As the calendar turned to September, New York’s new web of “gun-free” (aka, “sensitive places”) zones went into effect; as a result, it is now illegal for even New Yorkers who have carry permits to bring their concealed, self-defense firearms almost anywhere they want to go.
New York state legislators wrote and passed these new restrictions—which extend from Times Square to churches to parks to even privately owned stores that don’t specifically say armed citizens can carry their firearms—as a pushback against the U.S. Supreme Court ruling NYSRPA v. Bruen. In NYSRPA, the high court ruled that, yes indeed, Americans’ Second Amendment freedom does extend outside their homes.
Now, in New York, if someone who obtained a carry permit accidentally walks into a “sensitive area,” they could face a felony charge—and then potentially lose their Second Amendment rights for life.
As we previously wrote, “Even if you don’t live in New York, this is important ... . Anti-gun lawmakers in other states may look to New York to determine if they should follow Albany’s lead of thumbing its legislative nose at the highest level of the judiciary when determining how to adjust their own laws.”
New York’s new gun-control law also requires in-person interviews for those seeking pistol permits; a 16-hour, in-person, live curriculum; and two hours of a live-fire range training course.
Those “applying” for their rights must also provide the licensing officer with four character references and “a list of former and current social media accounts of the applicant from the past three years,” so the state can check each person’s character. Okay then, will some partisan licensing official use this as an opportunity to bar people from their rights because of political comments made on social media? Maybe. The potential for abuse here is hard to quantify.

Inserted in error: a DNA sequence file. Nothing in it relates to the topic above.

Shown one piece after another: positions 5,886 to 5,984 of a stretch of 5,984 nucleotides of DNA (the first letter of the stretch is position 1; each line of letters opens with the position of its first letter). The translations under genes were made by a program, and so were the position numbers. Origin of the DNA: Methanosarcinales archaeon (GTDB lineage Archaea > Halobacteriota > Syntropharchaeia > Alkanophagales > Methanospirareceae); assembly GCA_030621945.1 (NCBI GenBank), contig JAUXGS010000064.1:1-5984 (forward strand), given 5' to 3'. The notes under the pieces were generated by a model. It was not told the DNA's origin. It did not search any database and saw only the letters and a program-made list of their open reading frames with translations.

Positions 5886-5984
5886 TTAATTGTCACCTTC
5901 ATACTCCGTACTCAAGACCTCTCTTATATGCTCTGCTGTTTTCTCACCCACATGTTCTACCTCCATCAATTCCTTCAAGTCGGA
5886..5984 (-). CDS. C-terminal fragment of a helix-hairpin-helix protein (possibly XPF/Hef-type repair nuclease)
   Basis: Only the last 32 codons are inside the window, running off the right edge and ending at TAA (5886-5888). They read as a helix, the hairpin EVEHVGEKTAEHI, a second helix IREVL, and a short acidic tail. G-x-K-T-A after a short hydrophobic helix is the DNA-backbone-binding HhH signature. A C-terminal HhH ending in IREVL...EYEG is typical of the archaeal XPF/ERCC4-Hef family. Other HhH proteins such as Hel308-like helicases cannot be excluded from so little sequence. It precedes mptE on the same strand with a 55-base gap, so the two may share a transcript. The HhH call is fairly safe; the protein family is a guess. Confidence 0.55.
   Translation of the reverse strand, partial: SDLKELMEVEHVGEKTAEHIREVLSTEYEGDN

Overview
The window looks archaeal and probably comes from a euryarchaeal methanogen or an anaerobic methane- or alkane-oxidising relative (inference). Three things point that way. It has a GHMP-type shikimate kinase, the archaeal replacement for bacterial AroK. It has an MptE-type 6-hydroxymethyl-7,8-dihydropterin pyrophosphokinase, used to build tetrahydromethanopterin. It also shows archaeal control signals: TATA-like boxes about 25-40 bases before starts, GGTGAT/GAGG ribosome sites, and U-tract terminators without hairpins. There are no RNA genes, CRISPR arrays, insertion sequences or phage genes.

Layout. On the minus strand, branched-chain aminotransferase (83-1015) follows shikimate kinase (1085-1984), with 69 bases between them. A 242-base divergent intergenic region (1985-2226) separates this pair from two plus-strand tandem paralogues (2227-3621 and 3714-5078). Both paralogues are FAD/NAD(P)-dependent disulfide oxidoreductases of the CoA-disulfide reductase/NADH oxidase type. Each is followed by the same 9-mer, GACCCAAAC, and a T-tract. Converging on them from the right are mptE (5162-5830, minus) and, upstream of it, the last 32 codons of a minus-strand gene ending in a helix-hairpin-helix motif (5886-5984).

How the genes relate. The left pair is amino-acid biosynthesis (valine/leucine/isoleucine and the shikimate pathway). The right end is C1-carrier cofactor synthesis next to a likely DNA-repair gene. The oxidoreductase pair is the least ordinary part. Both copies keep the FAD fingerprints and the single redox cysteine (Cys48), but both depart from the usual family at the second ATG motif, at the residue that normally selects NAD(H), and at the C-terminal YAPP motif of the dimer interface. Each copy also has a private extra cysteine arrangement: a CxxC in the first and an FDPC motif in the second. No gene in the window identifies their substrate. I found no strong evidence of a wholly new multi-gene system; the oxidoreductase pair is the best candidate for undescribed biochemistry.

Much of the media is now reporting that on “electronic billboards across New York’s Times Square, city authorities are posting new signs proclaiming the bustling crossroads a ‘Gun Free Zone.’” But the list of no-gun zones is actually so broad it even includes parks, such as New York state’s Catskill (700,000 acres) and Adirondack Parks (6 million acres). About 137,000 New Yorkers live in the boundaries of the state’s Adirondack Park, and about 50,000 live in the state’s Catskill Park. So are these nearly 200,000 residents now denied their Second Amendment rights even though the U.S. Supreme Court just affirmed that they have the right to carry outside their homes?
What about the many people who travel to these beautiful locations?
I camped in the Adirondack Park in late August—just a few days before this law took effect. I was carrying. I do have a permit to carry in the state. Now that it is September, I would risk a felony conviction if I carry there today. I thought about this as I set a 9 mm pistol beside my sleeping bag. Like millions and millions of other armed citizens in this nation, I did not do this out of fear. I did this out of caution—the same reason I put a life preserver on my 10-year-old son as we canoed over lakes on that lovely adventure. As armed citizens, we hope for the best and prepare for the worst. This is what freedom is.
New York, however, has decided lawful armed citizens are the problem. Officials have now used crimes committed by those who are not lawfully carrying to justify this infringement on good citizens.
When asked about this new and onerous web of restrictions on lawful carry, New York Gov. Kathy Hochul (D) recently said she and the state legislature wrote and quickly passed these Second Amendment infringements because the U.S. Supreme Court “destroyed the ability for a governor to be able to protect her citizens from people who carry concealed weapons anywhere they choose.” Hochul, like other anti-Second Amendment politicians, blames law-abiding gun owners for crimes even though crime data clearly shows that those with permits to carry concealed basically do not commit crimes.
On November 8, voters in New York and across this nation will have the chance to weigh in on whether they side with politicians like Hochul or whether they, instead, want their freedom.